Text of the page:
Reduce Hospital Readmissions with Virtual Care Technology

September 29, 2018

As payers work to avoid costly readmissions, some organizations are experiencing great success by leveraging virtual care communication platforms.

Readmissions are one of the most expensive episodes to treat; readmissions of privately and publicly insured Americans totaled a staggering $15.7 billion in 2017. In 2014, 14% of inpatient stays were readmitted within 30 days, according to the Agency for Healthcare Research and Quality. More than one-third of these readmissions occurred within seven days, reflecting a seven-day readmission rate of 5%. Costs for readmissions are also considerably higher than index admissions for all types of payers: 5% higher for Medicare, 11% higher for uninsured patients, and 30% higher for Medicaid/private insurance patients.

Additionally, poor care coordination and insufficient management of care transitions, as noted in Health Affair’s “Health Policy Brief: Care Transitions,” were responsible for $25 billion to $45 billion in wasteful spending in 2011-as a result of avoidable complications and unnecessary hospital readmissions. A University of California San Francisco (UCSF) study published in JAMA Internal Medicine reports that over one-quarter of all 30-day hospital readmissions are preventable. The study highlighted that poor communication, inadequate coordination of care, and insufficient post-discharge resources were major contributing factors to the readmissions problem.

Solving the Readmissions Problem with Virtual Care

As payers work to avoid costly readmissions, some organizations are experiencing great success by leveraging virtual care communication platforms. Virtual care technology can help address gaps in providing follow-up care and thus reduce readmissions by making care safer and timelier while also promoting more effective communication with members and improved coordination of care amongst staff.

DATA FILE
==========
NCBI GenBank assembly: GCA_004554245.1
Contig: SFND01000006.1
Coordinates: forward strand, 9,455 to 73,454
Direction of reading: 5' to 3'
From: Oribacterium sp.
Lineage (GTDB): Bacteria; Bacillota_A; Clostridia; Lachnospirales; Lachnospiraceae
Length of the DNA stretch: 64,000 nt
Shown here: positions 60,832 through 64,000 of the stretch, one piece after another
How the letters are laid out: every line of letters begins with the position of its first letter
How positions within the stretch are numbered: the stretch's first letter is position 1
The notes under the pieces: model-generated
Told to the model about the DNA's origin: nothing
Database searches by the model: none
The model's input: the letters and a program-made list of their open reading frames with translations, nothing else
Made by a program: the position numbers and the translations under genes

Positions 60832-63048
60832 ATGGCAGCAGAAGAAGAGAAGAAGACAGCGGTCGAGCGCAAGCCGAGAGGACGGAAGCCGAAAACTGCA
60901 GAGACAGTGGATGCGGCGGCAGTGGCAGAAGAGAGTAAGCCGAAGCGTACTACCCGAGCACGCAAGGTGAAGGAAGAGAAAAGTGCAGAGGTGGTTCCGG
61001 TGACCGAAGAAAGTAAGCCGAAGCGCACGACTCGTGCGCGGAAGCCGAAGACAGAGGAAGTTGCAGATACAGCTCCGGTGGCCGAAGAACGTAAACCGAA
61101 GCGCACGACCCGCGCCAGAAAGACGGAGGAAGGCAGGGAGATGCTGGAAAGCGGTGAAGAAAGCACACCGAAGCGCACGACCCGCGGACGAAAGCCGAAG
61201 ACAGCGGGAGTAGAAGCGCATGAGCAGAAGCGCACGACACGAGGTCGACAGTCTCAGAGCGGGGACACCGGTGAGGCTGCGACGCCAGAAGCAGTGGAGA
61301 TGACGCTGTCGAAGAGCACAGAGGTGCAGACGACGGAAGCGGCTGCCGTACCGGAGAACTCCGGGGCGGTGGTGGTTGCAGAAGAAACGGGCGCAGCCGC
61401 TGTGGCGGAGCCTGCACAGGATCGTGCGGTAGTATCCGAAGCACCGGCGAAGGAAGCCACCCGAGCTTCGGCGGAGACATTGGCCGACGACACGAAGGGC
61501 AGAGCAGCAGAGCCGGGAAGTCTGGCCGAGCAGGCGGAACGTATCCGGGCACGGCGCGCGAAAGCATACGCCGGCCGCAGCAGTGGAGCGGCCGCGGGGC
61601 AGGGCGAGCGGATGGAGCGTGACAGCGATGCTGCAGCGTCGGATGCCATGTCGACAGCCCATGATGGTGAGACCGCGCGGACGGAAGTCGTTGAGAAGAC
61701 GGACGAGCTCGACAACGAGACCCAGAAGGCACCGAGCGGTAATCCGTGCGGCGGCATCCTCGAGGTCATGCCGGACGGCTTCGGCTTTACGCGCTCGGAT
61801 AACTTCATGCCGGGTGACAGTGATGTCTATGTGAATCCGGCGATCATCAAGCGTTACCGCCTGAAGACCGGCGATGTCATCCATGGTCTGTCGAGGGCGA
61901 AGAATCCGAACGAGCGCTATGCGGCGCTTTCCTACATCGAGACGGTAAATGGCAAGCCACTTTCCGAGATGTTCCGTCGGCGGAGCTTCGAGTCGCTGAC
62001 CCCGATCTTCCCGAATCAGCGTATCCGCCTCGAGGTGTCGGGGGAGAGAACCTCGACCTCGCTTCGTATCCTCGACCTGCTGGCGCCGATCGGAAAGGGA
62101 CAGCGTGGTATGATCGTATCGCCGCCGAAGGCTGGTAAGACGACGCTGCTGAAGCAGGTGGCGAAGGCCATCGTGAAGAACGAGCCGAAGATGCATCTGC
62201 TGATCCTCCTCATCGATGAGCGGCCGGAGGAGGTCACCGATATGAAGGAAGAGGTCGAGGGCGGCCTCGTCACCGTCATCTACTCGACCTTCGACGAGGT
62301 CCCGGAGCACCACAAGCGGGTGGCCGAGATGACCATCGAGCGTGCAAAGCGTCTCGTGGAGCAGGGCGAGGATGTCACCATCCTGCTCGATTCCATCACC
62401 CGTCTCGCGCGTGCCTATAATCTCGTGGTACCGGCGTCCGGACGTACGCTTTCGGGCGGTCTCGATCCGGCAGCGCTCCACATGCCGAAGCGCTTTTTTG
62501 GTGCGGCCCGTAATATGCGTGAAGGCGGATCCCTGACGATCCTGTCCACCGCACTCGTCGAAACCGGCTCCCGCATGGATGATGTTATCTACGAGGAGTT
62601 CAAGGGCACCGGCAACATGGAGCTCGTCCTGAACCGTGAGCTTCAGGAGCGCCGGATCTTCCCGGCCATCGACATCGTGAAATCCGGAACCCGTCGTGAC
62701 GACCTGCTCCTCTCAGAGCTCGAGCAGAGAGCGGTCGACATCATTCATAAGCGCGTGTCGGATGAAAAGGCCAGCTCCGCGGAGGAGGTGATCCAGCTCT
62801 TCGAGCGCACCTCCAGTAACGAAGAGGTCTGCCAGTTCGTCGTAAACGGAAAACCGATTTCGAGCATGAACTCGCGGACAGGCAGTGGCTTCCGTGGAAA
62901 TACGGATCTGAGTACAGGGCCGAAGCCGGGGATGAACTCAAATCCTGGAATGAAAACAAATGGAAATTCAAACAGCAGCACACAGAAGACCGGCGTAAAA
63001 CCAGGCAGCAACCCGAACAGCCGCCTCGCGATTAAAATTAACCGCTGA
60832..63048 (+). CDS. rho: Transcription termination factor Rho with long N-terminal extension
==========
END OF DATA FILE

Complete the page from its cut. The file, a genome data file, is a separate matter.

Virtual care technology can help payers increase communication and engagement with members to improve adherence to the care plan post-discharge. When virtual care capabilities are available on everyday technology like smartphones, tablets, and PCs, payers can easily access members that are recovering from the comfort of their homes or other care facilities. Using the device of their choosing, members can conveniently participate in virtual visits with their care managers. Instead of needing to secure affordable and reliable transportation to follow-up medical appointments, members can participate in virtual visits in which the care managers check in on progress and compliance. Appointment no-shows are reduced while questions are addressed in real-time. Ongoing medical guidance can be provided in the primary or preferred language of the member, as the care manager can also include an interpreter in the virtual visit. Reminders about diet requirements, lifestyle changes, prescription refills, and upcoming appointments can be sent via email or text to these members. Furthermore, any one-time messaging (such as a flu shot reminder) or ongoing messaging (such as medication reminders) can also be translated into the member’s primary or preferred language.

Providing Ongoing, Immediate Access to Care